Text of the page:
We’ve been investigating how rights flow between authors and publishers via publishing contracts. Publishers take broad rights, usually for the entire period of copyright. While you can find some provisions for returning rights to authors in contracts (think out of print clauses), they’re not always satisfactorily drafted, can’t evolve to reflect industry changes (like the advent of digital and print on demand) and are sometimes missing altogether.
Elsewhere in the world, authors’ contractual entitlements are supported by additional legal protections.
We’ve been thinking about what author-protective rights could look like in Australia, and to kick this off we’ve studied the reversion laws of 191 countries (every UN member except Panama and Mauritania, for which we we couldn’t find translatable laws). We found that around 57% of them had author-protective reversion laws of one kind or another. We’ve summed them up in four categories below:
At least around 6% of countries limited a transfer of copyright or license to a specific period of time, like 35 years (USA) or 25 years after the author’s death (Canada). Publishers can’t get around these limits by taking a longer time in the contract – the contracts – the limits apply anyway. Around 21% of countries also set a term for the contract to end if this hadn’t been specified in the contract.
‘Out of print’ rights
If a book is out of print, it can benefit an author to get their rights back to try and bring it back into print in another way. Around 26% of countries allowed the author to terminate a contract if the publisher refused to re-publish a book once it became out of print. Sixty-eight per cent of the countries that had this right set a standard for measuring when a book went out of print: for example, when the publisher’s stock went under 100 copies. This would make it easier for the author to get their rights back than if a book being out of print wasn’t defined. In our archival study we found that few contracts had such standards.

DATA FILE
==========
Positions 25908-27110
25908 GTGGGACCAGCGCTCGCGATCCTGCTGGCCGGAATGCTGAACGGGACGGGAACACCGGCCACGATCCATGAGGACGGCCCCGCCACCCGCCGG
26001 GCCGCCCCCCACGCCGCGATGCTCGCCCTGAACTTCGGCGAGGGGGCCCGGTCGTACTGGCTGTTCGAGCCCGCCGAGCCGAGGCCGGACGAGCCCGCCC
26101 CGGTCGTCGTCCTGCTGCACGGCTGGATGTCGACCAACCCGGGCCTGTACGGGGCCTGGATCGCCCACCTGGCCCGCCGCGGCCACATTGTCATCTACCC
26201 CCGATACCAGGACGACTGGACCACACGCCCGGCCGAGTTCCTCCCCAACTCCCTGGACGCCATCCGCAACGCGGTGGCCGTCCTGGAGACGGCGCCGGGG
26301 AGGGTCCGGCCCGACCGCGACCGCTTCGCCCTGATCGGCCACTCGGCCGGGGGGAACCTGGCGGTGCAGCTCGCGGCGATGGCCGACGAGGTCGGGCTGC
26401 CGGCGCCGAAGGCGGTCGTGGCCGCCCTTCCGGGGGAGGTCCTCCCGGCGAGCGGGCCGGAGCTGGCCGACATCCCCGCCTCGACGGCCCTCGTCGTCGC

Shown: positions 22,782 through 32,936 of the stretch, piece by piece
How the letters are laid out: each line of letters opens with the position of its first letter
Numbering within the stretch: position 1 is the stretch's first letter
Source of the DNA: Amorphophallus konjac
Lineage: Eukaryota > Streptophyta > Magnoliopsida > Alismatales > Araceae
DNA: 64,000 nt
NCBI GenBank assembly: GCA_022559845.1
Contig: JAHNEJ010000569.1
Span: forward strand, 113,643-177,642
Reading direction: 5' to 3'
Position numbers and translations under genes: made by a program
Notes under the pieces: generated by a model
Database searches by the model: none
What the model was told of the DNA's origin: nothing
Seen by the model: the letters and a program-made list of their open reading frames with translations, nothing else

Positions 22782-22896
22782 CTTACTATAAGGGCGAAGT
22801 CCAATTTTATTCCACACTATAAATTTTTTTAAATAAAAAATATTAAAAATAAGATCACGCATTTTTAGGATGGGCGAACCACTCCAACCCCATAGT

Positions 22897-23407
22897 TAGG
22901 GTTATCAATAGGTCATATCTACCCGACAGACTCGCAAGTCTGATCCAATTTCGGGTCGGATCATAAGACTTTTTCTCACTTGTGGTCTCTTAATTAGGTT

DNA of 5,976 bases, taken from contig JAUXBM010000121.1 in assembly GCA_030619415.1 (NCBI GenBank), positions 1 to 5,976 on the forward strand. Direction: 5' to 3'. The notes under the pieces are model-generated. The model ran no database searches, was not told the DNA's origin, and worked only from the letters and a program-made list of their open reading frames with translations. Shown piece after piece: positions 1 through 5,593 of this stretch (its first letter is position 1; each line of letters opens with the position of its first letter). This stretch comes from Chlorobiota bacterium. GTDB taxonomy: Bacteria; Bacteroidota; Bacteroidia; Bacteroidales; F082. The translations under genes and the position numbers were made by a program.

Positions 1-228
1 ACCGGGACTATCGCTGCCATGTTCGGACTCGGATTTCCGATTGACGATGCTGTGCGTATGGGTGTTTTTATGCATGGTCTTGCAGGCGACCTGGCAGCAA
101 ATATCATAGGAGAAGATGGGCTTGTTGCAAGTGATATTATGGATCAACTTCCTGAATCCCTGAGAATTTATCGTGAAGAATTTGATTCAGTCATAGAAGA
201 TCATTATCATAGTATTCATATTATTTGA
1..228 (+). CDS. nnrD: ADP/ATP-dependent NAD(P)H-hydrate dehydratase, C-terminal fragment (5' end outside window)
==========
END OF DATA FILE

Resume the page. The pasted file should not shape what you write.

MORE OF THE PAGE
Relatedly, around 16% of countries provided that a publishing contract was deemed to have finished when all copies of a book were sold or destroyed by the publisher. Such mechanisms don’t translate well in an age where books can be perpetually available online, but suggest an element of reciprocity in publishing contracts: that they should only continue for as long as the publisher is genuinely investing in making the work available.
Other ‘use it or lose it’ rights
Authors could get their rights back in other situations where the publisher wasn’t using them, too:
- Around 17% of countries allowed an author to end a general copyright contract if the publisher didn’t use it at all or used it improperly.
- In Poland and Slovakia, authors can terminate their contracts if the way the publisher uses their work decreases its value.
- In Spain and Lithuania, an author who signed over rights in multiple languages can take back rights in languages that haven’t been used after five years.
- In France, Spain and Chile a contract can be ended if there are low sales after a period of time. We’ve referred to the French model before. In Chile, this right applies if more than 20% of the stock hadn’t been purchased after five years.
Other reversion rights
We also found some other interesting circumstances where authors could get their rights back:
- Around 14% of countries allowed the author to terminate the contract if the publisher was bankrupt, in liquidation or receivership, although the procedural requirements for exercising this varied across countries.
- If the publisher transferred their business to another party in circumstances that were against the author’s interests, the author could cancel the contract (around 8% of countries).
Which paths to pursue?
As this new research has shown, author protective reversion rights can take many forms. We’ll be studying some of these in more detail. So far, the rights that stand out are the following:
- Right to reclaim rights to unexploited languages (or territories, or rights)
- Right to reclaim rights if there are no/low sales.
Appropriately crafted, such rights would protect publishers’ commercial interests whilst recognising authors’ special ongoing interests in their works. They would provide baseline protections for authors that would override contracts to the extent they’re outdated, unfair or poorly drafted.
We’d be very interested to hear what kinds of reversion rights stood out to you. Which do you think would be most advantageous to Australian writers? Comment below or send us a tweet at @authorsinterest.
*Note: the figures in this post have been updated. As analysis of these laws is ongoing, these results are preliminary.